Why do I speak so confidently, so resolutely about this? Because, while by all accounts I personify the so-called coastal elite — as a white male who is highly educated and well-paid by corporations in New York City and in the Bay Area — I come from an “uneducated,” working-class background in Pennsylvania. I’m aware of the struggles that working class whites endure. I’m also aware of their misconceptions. And their foibles. Further, as a member of the LGBTQ community, I also know what it feels like to be treated as less than, as an abomination, as a scourge. I don’t know what it feels like to be a woman, or a Jew, or an immigrant, or a person of color in this country, but I do carry some street cred (if you want to challenge it at this point in time, then you might be part of the current problem). Also, despite the recent rise in Trump-inspired hate crimes and in the shameless (yet ineffectively shamed) rhetoric of various hate groups, the outspoken bigots really only represent a slice of the Trump voting block (how much of the slice remains to be calculated). This is my unsuccessful way of trying to allay our fears.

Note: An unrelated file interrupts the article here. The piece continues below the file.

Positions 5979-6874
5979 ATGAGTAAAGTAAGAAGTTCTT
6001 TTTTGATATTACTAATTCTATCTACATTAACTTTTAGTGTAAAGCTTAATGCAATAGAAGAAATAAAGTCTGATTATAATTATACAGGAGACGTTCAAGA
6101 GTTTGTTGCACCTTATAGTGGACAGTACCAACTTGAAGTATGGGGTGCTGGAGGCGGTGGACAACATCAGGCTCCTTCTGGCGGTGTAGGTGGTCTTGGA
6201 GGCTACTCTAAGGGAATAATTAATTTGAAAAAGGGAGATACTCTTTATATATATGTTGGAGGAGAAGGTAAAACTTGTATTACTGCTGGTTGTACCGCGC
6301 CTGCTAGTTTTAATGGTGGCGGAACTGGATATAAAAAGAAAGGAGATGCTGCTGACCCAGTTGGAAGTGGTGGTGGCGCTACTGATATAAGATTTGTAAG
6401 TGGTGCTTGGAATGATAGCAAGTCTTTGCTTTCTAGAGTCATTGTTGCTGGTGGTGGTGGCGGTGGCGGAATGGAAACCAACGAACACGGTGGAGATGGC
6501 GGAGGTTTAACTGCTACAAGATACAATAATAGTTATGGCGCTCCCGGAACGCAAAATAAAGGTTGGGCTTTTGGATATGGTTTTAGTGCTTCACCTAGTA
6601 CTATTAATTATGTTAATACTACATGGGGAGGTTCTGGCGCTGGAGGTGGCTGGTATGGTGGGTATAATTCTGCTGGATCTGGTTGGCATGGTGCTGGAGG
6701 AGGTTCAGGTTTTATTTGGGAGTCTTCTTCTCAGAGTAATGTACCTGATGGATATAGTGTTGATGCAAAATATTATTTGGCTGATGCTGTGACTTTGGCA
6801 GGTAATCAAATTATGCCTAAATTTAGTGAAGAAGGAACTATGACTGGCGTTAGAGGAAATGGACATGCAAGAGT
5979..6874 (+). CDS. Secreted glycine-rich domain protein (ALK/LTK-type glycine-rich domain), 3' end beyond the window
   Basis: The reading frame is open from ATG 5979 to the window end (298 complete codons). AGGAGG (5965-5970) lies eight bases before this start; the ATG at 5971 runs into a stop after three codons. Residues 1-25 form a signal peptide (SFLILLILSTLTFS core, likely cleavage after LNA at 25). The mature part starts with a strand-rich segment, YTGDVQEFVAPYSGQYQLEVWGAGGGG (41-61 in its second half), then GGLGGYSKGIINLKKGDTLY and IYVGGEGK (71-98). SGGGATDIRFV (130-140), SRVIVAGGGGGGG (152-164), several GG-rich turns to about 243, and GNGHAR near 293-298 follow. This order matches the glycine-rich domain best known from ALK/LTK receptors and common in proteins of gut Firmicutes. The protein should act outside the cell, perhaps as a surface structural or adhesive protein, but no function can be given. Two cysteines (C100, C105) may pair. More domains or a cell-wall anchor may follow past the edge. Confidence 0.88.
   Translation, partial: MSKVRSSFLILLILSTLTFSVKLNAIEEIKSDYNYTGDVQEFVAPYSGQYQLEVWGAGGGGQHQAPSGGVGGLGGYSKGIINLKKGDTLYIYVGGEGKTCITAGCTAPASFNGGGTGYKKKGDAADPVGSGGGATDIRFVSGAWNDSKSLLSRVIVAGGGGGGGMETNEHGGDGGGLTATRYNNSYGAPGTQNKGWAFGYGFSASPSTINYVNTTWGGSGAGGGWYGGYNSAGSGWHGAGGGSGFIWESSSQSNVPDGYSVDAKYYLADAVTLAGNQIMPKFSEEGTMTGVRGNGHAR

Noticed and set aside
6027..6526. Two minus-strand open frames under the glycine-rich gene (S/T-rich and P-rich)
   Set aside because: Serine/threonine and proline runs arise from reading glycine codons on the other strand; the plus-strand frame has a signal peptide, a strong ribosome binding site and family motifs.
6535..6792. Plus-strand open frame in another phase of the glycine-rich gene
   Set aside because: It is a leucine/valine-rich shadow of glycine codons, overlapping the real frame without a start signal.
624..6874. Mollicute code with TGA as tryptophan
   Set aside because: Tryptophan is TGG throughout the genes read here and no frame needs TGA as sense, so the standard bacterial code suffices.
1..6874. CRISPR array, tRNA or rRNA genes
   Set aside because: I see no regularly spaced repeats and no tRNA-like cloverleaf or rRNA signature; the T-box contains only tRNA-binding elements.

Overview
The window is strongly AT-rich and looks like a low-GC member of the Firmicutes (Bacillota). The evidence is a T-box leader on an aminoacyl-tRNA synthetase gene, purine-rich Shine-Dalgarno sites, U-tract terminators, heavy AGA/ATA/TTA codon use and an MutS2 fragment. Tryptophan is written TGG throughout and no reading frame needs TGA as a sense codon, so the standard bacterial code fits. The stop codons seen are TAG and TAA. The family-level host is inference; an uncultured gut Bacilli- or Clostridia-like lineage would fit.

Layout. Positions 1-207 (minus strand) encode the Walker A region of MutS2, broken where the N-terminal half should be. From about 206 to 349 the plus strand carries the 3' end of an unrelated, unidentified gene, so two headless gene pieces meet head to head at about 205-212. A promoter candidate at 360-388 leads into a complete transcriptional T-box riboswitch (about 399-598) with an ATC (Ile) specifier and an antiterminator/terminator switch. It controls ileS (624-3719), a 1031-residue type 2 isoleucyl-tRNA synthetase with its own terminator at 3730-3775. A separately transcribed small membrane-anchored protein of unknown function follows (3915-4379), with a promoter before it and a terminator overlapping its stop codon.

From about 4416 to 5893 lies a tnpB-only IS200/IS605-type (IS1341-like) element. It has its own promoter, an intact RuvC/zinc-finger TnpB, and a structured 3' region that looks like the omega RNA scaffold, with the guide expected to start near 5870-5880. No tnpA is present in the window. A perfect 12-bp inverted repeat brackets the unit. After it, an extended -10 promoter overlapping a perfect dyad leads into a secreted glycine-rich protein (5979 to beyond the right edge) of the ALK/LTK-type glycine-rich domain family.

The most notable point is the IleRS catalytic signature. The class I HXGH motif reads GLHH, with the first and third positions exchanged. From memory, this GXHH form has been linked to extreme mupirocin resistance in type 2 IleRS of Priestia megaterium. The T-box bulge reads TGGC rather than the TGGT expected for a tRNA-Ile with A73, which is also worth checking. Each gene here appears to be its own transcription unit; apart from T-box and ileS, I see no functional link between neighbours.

So what do we do now? This is tricky because Trump and his ilk are bonkers, and because the Republicans are set to run the House and the Senate again. The first time they ran all three, the Great Depression unfurled. The second time, the Iraq War burst out of thin air. And the last two times abetted the recession that Obama battled and eventually beat, no thanks to Congress. To be honest, I’m not entirely optimistic today. I believe at this point in time that one of four things could happen: